The Post Office: A Strange and Terrible Saga

As some of you may know, I recently began my first full load of graduate courses. As a student of literature, I am required to purchase a lot of books for these courses. The Hunter College bookstore was out of most of these books (that’s for a separate rant), but luckily good old Amazon was there to fill in the gaps. Once I had ordered all of my required texts, I kept an eye on the tracking info, as some of them would come in one large shipment, and a few others would trickle in after. The large shipment was supposed to arrive on Monday.

For a bit of context: I live on a block of Bed-Stuy that has several postal “kiosks” posted on the street. These contain mailboxes for multiple buildings, as well as parcel lockers on the bottom. If a carrier delivers a package and nobody is home, if the parcel is small enough, he/she can leave the package in the parcel locker, lock it, and then leave the key in the corresponding mailbox (the parcel locker is designed to lock the key in place once the locker is opened, so only the carrier can remove it after the resident has collected their package).

So, Monday night, I come back from class, and check the mail. No key for the parcel locker. Hmm. I log on to Amazon, and sure enough, the large shipment is showing that it was delivered. It even has a note that reads “delivered to parcel locker”. This is when the fun and guessing games began. Did the mail carrier leave the package in the locker and forget to leave the key, or did they just throw the packages into the street? Given that a package my brother ordered several weeks ago went missing, I’d say it’s 50/50.

I call Amazon customer support and they grasp the situation immediately. They advise me to contact USPS the next morning, and assure me that if I cannot recover my items that they will replace them free of charge. The next day, I call USPS first thing in the morning (the 1-800 customer service number). I’m pleasantly surprised to find the rep very helpful. She creates a complaint and gives me the case number, but then lets me know that the post office has 48-72 hours to respond to the complaint, and that I might want to call. I thank her, hang up, find the # for my local office, and dial.

It’s busy. A United States Post Office is busy on a Tuesday during working business hours. I call back again and again, still busy. One time I get through, and listen to the phone ring for about 30 seconds before it somehow, seamlessly turns into a busy signal.

I didn’t know you could do that.

Anyway, eventually I say fuck it, admit to myself that this is going to take up my entire day (and just this day if I’m lucky), and head on down to the post office, which is luckily only a 15 minute walk from my apartment. Another stroke of luck: there is no line when I get there! I’m summoned to a window, begin explaining what happened, and get about three words out of my mouth before I’m interrupted and told to go to a different window. There is nobody at the different window. I stand there for 5 minutes before some guy standing behind the glass notices I’m there and asks if he can help me. I explain the situation, and give him my address and the case number that USPS gave me. He disappears into “the back” for about 5 minutes, then returns and says that the carrier has already hit my apartment on his route, and he can’t get him on the phone. He takes my # and says that he will run out there in one hour to unlock the parcel box for me. I thank him and head home to eat lunch.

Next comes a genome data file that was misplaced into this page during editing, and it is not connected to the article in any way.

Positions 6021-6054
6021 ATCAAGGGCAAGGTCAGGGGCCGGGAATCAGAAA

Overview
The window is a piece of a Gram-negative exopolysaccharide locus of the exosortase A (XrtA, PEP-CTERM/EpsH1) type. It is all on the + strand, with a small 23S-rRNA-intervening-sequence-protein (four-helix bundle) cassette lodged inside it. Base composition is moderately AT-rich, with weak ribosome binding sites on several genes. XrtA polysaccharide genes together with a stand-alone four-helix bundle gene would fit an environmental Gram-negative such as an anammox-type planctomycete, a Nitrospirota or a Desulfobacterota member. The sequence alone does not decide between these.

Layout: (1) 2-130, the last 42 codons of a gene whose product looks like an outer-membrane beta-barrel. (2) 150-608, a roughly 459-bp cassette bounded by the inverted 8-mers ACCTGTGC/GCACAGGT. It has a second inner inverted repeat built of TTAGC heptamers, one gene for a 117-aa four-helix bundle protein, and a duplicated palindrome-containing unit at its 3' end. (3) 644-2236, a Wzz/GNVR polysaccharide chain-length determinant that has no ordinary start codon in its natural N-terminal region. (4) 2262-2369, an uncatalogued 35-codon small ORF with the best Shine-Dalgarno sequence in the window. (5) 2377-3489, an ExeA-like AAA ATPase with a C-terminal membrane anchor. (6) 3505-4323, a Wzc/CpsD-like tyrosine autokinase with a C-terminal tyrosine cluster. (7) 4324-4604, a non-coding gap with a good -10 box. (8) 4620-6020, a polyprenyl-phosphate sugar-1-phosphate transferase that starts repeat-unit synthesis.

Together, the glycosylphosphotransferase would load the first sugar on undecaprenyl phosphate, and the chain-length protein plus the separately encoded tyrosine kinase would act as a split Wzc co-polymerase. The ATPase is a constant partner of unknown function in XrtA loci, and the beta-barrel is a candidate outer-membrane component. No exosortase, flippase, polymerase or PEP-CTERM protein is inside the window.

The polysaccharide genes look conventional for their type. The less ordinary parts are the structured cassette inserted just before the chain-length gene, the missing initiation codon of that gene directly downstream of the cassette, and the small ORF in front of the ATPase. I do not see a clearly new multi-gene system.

An hour goes by with no call. I figure that he hit a sudden spot of business, and wait. Another 45 minutes go by with no call. I begin to worry. Finally, almost two hours later, I get a call. It’s the guy from the post office. He apologizes and says he got caught with some busywork. I say I understand. He asks if I am still there, and I say I can wait for him. He says he will be by in 10 minutes.

Another two hours goes by. No sign of anybody. I call back the number he called me from, assuming it was his cell phone (as I already mentioned, the listed number for the post office was just a busy signal). After a few rings a very loud and rude woman demands to know what I want in a snappy tone. I begin to explain to her what happened, and say that somebody said they were coming out to open up my parcel locker. “I DUNNO WHO DAT IS!” the voice on the other end screams at me. I describe the man I spoke to, and I’m gruffly told to hang on, and then put on hold for fifteen minutes. At this point it’s edging close to closing time, and I know this game. I hang up and call back, and get the same woman, and repeat my description of what happened. She puts me on hold again. This time she comes back after 2 minutes and tells me she hasn’t forgotten about me. Five more minutes go by. I hear a suspicious man’s voice come on the line, demanding to know who I am. I say my name and ask who he is.

“John, I went out there, there’s no box there,” he says, with all the false empathy and confidence of a serial killer.

“What are you talking about?” I ask. “There are 4 boxes on that block alone. Plus I never saw you come out here and I was sitting by the window the whole time.”

“I came by! There’s no box, I looked for it.”

At this point I am staring at the box from my 2nd story apartment window. These things are so big that you can see them from a block away. “When did you come here?” I ask.

“I don’t know what to tell you,” he says.

“Do you want me to take a picture of these boxes and bring it in and show you, to prove that there are mailboxes here? You’re a supervisor at the post office, how do you make this mistake.”

“It’s too late now, we’re getting ready to close, we’ll have to handle this tomorrow.”

At this point, I explode. I tell him it’s absolutely ridiculous that this is going to drag into another day when I’ve already wasted one full day trying to correct their screw-up. I ask him why the key to the parcel locker was not left in my mailbox in the first place.